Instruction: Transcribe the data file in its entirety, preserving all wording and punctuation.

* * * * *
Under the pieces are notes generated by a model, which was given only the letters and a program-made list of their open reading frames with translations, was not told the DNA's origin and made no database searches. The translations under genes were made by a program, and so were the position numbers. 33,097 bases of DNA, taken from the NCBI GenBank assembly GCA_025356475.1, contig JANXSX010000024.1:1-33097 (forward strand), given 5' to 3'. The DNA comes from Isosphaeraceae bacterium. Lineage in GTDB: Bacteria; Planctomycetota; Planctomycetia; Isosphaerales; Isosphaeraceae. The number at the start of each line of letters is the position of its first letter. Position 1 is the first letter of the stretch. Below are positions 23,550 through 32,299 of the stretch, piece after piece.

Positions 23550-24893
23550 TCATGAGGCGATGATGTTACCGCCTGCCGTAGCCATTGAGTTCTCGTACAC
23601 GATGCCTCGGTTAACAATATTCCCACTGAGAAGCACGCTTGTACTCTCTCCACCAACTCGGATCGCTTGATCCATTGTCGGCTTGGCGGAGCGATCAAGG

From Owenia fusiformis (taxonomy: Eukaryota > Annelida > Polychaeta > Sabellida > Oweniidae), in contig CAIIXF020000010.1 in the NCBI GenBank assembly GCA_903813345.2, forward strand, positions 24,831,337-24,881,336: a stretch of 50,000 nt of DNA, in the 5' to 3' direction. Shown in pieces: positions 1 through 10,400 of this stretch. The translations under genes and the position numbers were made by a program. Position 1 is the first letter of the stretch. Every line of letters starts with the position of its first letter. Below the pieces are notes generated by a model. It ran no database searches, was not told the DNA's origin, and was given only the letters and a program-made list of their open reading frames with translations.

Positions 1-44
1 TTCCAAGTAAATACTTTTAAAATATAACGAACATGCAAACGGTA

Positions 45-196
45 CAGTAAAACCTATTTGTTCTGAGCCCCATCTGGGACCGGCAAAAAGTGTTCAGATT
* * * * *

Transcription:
Under the pieces are notes generated by a model, which was given only the letters and a program-made list of their open reading frames with translations, was not told the DNA's origin and made no database searches. The translations under genes were made by a program, and so were the position numbers. 33,097 bases of DNA, taken from the NCBI GenBank assembly GCA_025356475.1, contig JANXSX010000024.1:1-33097 (forward strand), given 5' to 3'. The DNA comes from Isosphaeraceae bacterium. Lineage in GTDB: Bacteria; Planctomycetota; Planctomycetia; Isosphaerales; Isosphaeraceae. The number at the start of each line of letters is the position of its first letter. Position 1 is the first letter of the stretch. Below are positions 23,550 through 32,299 of the stretch, piece after piece.

Positions 23550-24893
23550 TCATGAGGCGATGATGTTACCGCCTGCCGTAGCCATTGAGTTCTCGTACAC
23601 GATGCCTCGGTTAACAATATTCCCACTGAGAAGCACGCTTGTACTCTCTCCACCAACTCGGATCGCTTGATCCATTGTCGGCTTGGCGGAGCGATCAAGG

From Owenia fusiformis (taxonomy: Eukaryota > Annelida > Polychaeta > Sabellida > Oweniidae), in contig CAIIXF020000010.1 in the NCBI GenBank assembly GCA_903813345.2, forward strand, positions 24,831,337-24,881,336: a stretch of 50,000 nt of DNA, in the 5' to 3' direction. Shown in pieces: positions 1 through 10,400 of this stretch. The translations under genes and the position numbers were made by a program. Position 1 is the first letter of the stretch. Every line of letters starts with the position of its first letter. Below the pieces are notes generated by a model. It ran no database searches, was not told the DNA's origin, and was given only the letters and a program-made list of their open reading frames with translations.

Positions 1-44
1 TTCCAAGTAAATACTTTTAAAATATAACGAACATGCAAACGGTA

Positions 45-196
45 CAGTAAAACCTATTTGTTCTGAGCCCCATCTGGGACCGGCAAAAAGTGTTCAGATT